Flaherty says weak U.S. dollar pressures Canadian dollar
By Ka Ya Ng
TORONTO (Reuters) - Lingering concerns about the state of the U.S. economy have put upward pressure on the Canadian dollar, Finance Minister Jim Flaherty said on Friday as the currency hovered near a three-month high.
The strength of the loonie, so called because of the bird engraved on the dollar coin, has slowed down Canada's economic recovery from a deep slump and policymakers fear a sudden jump to parity with the U.S. dollar could wipe out the economic gains of the past few months altogether.
The United States, where Canada ships about three-quarters of its exports, is largely to blame, Flaherty said.
"The U.S. is running a very substantial deficit. There are concerns still in the U.S. with respect to the housing market, the unemployment numbers are relatively high in the United States, and I know that they remain concerned about ensuring that there is an entrenched recovery," he told reporters in Toronto after a speech.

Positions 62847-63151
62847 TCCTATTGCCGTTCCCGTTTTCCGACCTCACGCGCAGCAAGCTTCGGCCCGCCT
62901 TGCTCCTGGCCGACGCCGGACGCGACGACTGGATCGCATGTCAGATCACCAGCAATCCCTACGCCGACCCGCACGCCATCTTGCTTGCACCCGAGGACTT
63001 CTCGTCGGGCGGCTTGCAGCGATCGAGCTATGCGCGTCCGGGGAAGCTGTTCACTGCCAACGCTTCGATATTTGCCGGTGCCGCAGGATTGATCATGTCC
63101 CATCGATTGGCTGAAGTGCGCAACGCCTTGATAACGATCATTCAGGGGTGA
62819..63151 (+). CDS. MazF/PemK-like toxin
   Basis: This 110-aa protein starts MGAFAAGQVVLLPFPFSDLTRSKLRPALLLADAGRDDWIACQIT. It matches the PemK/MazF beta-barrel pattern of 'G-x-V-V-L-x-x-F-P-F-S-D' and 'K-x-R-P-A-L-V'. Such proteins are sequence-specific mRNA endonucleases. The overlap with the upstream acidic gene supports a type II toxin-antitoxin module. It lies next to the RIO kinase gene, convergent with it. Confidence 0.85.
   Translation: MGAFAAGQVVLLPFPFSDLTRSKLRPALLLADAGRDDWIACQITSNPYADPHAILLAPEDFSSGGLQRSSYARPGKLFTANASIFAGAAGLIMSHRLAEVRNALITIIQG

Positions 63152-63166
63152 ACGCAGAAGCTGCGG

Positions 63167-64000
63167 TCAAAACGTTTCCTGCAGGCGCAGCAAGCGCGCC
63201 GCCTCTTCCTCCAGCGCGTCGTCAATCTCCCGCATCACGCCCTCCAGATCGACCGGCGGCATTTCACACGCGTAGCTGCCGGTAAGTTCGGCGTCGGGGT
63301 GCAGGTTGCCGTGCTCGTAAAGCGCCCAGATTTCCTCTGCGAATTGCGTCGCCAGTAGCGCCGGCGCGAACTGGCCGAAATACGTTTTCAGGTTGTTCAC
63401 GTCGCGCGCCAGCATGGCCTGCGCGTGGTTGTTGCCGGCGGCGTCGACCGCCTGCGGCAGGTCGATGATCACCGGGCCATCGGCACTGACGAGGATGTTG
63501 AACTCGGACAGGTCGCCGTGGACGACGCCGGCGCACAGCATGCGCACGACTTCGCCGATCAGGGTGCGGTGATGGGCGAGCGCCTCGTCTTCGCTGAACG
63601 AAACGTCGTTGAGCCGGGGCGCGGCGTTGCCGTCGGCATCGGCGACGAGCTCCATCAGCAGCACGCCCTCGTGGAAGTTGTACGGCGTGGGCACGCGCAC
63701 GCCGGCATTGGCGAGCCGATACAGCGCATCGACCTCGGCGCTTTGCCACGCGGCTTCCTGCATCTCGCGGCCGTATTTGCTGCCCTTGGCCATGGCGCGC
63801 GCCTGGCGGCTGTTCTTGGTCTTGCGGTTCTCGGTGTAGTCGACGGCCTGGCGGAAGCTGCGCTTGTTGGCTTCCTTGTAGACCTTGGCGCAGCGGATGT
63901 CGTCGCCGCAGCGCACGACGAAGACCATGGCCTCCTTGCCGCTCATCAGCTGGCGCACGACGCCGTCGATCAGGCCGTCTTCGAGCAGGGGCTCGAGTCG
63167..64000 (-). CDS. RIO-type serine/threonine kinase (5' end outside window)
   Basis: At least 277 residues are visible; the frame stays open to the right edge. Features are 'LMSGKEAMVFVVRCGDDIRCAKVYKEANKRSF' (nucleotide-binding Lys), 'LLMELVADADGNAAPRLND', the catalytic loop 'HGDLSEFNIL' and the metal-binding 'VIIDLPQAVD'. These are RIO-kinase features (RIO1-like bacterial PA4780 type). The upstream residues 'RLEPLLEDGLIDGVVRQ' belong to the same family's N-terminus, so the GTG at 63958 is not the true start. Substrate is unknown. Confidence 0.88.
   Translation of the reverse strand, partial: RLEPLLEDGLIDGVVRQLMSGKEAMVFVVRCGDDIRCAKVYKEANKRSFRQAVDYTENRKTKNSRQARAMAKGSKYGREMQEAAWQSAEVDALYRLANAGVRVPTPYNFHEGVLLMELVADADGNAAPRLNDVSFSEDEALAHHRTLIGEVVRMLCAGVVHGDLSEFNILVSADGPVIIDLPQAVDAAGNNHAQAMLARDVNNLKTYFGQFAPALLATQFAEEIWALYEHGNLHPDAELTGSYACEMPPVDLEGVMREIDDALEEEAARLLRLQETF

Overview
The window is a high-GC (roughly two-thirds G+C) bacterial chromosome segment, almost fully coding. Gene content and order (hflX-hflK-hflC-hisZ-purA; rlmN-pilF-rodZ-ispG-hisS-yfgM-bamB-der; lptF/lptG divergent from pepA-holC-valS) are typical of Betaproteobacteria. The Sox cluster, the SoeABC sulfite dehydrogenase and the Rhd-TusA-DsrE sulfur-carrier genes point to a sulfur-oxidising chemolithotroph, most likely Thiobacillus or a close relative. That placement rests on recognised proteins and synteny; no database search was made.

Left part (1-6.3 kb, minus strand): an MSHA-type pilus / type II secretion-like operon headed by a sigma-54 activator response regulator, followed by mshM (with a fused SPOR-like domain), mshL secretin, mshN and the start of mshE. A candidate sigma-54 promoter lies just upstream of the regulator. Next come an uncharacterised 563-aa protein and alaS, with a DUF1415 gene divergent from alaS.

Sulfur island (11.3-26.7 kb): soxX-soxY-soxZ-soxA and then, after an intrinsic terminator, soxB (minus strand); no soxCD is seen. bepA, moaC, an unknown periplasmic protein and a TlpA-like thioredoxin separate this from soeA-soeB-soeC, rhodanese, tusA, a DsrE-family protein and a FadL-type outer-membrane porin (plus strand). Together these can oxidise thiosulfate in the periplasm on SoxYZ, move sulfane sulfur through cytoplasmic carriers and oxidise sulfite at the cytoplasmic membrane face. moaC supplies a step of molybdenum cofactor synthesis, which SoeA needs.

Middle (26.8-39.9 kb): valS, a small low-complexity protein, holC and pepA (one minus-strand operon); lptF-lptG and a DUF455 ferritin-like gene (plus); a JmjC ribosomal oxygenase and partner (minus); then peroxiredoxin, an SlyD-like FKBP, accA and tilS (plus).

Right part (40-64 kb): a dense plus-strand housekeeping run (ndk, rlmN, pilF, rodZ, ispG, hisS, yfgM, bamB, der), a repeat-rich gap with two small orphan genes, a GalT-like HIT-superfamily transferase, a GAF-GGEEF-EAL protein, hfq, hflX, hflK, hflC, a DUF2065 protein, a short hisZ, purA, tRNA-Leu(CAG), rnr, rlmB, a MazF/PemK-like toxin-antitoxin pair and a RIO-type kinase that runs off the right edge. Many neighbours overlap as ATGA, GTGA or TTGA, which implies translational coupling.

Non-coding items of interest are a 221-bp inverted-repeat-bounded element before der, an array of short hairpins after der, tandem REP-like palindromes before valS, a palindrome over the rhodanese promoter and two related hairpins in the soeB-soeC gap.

"So that places upward pressures on the other market currencies like the Canadian dollar and the Australian dollar," he said.
Even though the U.S. dollar rose broadly on Friday against other major currencies, its relative weakness is now a fact of life, Flaherty said.
"We always worry about fluctuations in the dollar that are volatile, but I think the reality is that we're going to be faced with a relatively weak U.S. dollar."
After touching a three-year high on Thursday of C$1.0225 to the U.S. dollar, or 97.80 U.S. cents, the Canadian currency retreated a bit on Friday. At about 1:30 p.m. (1830 GMT) it traded at C$1.0296 to the U.S. dollar, or 97.13 U.S. cents. Continued...